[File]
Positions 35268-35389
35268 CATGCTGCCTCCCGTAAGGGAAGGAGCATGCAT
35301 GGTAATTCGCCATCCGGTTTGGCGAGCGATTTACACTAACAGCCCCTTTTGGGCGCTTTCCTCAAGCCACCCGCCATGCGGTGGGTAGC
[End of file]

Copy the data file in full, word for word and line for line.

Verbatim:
Positions 35268-35389
35268 CATGCTGCCTCCCGTAAGGGAAGGAGCATGCAT
35301 GGTAATTCGCCATCCGGTTTGGCGAGCGATTTACACTAACAGCCCCTTTTGGGCGCTTTCCTCAAGCCACCCGCCATGCGGTGGGTAGC